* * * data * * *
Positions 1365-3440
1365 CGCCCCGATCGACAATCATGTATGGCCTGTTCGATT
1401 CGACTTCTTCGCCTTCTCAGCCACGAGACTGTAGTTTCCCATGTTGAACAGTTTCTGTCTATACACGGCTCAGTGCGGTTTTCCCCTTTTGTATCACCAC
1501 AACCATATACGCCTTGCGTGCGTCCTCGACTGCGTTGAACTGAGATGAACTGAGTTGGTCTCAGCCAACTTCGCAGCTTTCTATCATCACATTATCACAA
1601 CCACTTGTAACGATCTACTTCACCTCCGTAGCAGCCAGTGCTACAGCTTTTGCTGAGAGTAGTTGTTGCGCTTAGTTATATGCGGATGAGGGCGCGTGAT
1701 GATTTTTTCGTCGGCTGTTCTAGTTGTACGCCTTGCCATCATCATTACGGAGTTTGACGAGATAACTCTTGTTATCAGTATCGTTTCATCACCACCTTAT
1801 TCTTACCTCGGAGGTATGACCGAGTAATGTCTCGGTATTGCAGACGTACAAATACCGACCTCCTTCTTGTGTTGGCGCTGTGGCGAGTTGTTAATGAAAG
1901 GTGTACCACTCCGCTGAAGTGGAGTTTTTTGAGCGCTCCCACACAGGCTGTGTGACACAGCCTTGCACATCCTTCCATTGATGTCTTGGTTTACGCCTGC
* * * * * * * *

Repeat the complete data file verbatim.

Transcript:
Positions 1365-3440
1365 CGCCCCGATCGACAATCATGTATGGCCTGTTCGATT
1401 CGACTTCTTCGCCTTCTCAGCCACGAGACTGTAGTTTCCCATGTTGAACAGTTTCTGTCTATACACGGCTCAGTGCGGTTTTCCCCTTTTGTATCACCAC
1501 AACCATATACGCCTTGCGTGCGTCCTCGACTGCGTTGAACTGAGATGAACTGAGTTGGTCTCAGCCAACTTCGCAGCTTTCTATCATCACATTATCACAA
1601 CCACTTGTAACGATCTACTTCACCTCCGTAGCAGCCAGTGCTACAGCTTTTGCTGAGAGTAGTTGTTGCGCTTAGTTATATGCGGATGAGGGCGCGTGAT
1701 GATTTTTTCGTCGGCTGTTCTAGTTGTACGCCTTGCCATCATCATTACGGAGTTTGACGAGATAACTCTTGTTATCAGTATCGTTTCATCACCACCTTAT
1801 TCTTACCTCGGAGGTATGACCGAGTAATGTCTCGGTATTGCAGACGTACAAATACCGACCTCCTTCTTGTGTTGGCGCTGTGGCGAGTTGTTAATGAAAG
1901 GTGTACCACTCCGCTGAAGTGGAGTTTTTTGAGCGCTCCCACACAGGCTGTGTGACACAGCCTTGCACATCCTTCCATTGATGTCTTGGTTTACGCCTGC